Recently, a local town included a non-binding referendum in its annual elections to reinstate “Christmas Recess” as the official title of Norwood’s mid-term break, and learned that 76% of the paltry turnout of voters were decidedly pro-Christmas. Two years ago, the town’s School Committee voted to replace “Christmas” with “Winter” for all of the obvious reasons, but not in response to any clear outcry for this change. Our little local town here is bound to make national news as normally sane people take a stance on The War on Christmas, or back a staunch refusal that such a battle exists. Because Steve is hilarious, has oodles of friends, and is a maven of social media, his on-line inquiries lead to long threads of opinions and wisecracks and wisdom. When he asked followers to weigh in on this debate, the time seemed ripe for an Atheist Jew vs. Churchy Jesus Girl reprise.

Steve, quite logically, wants to know why we’re wasting time and dollars and ballot space on this nonsense. I’m not sure he recognizes a War on Christmas and sees the Christian religious defenders to be a bit bullying:

“I’m not Christian. Am I still allowed to say the ‘War on Christmas’ paranoids are fucking crazy? Isn’t demanding that things go your way kind of the opposite of faith?”

For me, the knee jerk reaction to this story was similar to my stance on the Bossy Ban. The politically correct language police irritate me and are largely humorless. I’d love to know what prompted the School Committee to vote out “Christmas” two years ago. Who is opposed to Christmas? Why? Is it necessary to preserve references to Christian holidays on our shared calendars, or are we losing something if we don’t fight for them? Do these semantics constitute a War on Christmas?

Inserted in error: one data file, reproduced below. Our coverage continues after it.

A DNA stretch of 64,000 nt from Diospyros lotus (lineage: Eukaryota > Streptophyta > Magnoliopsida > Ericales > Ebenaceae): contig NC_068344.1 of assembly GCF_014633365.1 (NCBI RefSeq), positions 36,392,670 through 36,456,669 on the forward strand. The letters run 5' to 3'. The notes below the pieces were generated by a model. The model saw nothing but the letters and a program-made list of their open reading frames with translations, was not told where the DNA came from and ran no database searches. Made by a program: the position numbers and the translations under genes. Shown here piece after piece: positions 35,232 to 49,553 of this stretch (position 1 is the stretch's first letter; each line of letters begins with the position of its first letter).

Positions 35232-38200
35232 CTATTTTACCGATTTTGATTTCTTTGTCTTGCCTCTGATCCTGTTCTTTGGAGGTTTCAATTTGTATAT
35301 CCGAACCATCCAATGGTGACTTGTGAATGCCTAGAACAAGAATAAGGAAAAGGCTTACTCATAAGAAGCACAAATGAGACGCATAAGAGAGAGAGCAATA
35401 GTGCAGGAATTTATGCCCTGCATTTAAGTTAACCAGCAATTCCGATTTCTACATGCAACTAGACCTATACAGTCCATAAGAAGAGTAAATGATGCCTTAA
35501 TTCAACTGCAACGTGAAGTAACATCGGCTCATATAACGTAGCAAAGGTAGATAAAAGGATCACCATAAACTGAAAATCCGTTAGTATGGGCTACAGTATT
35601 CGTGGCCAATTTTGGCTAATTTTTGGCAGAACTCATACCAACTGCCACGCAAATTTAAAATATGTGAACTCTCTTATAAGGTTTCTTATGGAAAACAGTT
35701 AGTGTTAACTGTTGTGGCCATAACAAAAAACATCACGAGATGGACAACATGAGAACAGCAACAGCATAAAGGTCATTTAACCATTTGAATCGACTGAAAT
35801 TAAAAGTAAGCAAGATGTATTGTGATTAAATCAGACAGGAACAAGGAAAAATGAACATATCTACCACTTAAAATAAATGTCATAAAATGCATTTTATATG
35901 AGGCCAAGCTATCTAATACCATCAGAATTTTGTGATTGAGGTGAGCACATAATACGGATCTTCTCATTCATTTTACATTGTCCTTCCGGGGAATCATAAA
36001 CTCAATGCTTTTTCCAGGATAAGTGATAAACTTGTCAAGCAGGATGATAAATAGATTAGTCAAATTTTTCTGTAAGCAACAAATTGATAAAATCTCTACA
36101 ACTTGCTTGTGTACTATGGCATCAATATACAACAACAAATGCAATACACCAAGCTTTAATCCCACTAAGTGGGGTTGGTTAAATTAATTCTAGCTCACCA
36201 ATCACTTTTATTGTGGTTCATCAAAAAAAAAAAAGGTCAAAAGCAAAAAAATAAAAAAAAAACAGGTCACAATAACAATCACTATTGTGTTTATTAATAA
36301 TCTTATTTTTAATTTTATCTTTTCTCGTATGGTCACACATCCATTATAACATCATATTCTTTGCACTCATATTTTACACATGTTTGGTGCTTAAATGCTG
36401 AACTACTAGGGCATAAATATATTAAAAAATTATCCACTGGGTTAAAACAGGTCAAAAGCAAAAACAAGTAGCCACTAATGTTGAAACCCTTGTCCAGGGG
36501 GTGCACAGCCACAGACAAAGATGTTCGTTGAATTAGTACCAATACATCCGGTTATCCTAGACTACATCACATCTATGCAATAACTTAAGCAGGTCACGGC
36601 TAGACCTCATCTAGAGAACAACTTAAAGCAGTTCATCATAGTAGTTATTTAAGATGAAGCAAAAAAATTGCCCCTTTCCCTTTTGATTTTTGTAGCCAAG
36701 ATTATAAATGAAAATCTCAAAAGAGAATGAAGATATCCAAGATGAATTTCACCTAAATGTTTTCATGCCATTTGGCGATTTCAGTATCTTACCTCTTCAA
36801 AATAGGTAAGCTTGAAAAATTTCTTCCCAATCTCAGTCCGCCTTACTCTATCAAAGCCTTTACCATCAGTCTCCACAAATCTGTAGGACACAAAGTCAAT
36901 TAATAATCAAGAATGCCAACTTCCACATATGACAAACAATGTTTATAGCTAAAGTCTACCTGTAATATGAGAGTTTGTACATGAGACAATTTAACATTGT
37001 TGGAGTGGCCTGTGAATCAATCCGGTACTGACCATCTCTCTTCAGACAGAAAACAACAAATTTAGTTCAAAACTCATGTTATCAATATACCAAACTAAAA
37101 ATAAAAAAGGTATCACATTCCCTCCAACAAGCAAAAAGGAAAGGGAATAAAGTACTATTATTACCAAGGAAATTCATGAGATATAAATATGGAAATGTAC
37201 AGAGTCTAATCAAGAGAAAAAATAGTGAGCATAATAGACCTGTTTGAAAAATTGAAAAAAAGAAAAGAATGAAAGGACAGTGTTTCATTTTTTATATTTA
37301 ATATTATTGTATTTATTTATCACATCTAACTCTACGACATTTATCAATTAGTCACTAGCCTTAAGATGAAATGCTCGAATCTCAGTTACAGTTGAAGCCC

Let’s discuss.

ON SEPARTION OF CHURCH AND SCHOOL CALENDARS

Steve: I’m not sure how hilarious I’m going to be on this, but thanks for the buildup. People in Norwood are confused. Nobody is removing “Christmas” from the calendar. All they did was change the name of the vacation that encompasses Christmas and New Year’s (and sometimes Hanukkah) from “Christmas Break” to “Winter Break.” This keeps a consistency in the nomenclature with “Spring Break” and “Summer Break.”

The change to “Winter Break” was done two years ago. For some reason, people got worked up into a frenzy and decided the school needed to change the name back. In a non-binding referendum, the town voted overwhelmingly in favor of reverting back to the “Christmas” name. Towns can do whatever they want. I don’t think there’s a law against naming vacations for the holiday of the majority faith. But I can’t reconcile how the “Keep the government out of our business!” crowd is also the same one that says, “The government should name its vacations for Christian holidays!”

I don’t think this is a matter of political correctness or trivialities. 25% of the country is not Christian. “Merry Christmas” does not offend me and I had a Christmas tree in my house for 20 years. It’s a lovely holiday. But I still don’t understand how having its name on a vacation helps with the education of children.

Britt: It’s that “frenzy” that concerns me the most. We’ve become so polarized, so unable to discuss these things without feeling attacked or invoking referendums. My children attend a Christian school that breaks for “Winter Recess,” and I fully agree with you here that the naming of a school vacation isn’t worthy of the time and money required for this fight. Unfortunately, a handful of zealots and one minivan of voters grab the media attention and now we have another set up for the division of normally lovely human beings into anti-Obama Jesus lovers and left-wing-liberal camps. And Steve, this scares me more than spiders. Why can’t you be hilarious about this? I think we have to be hilarious about exactly this.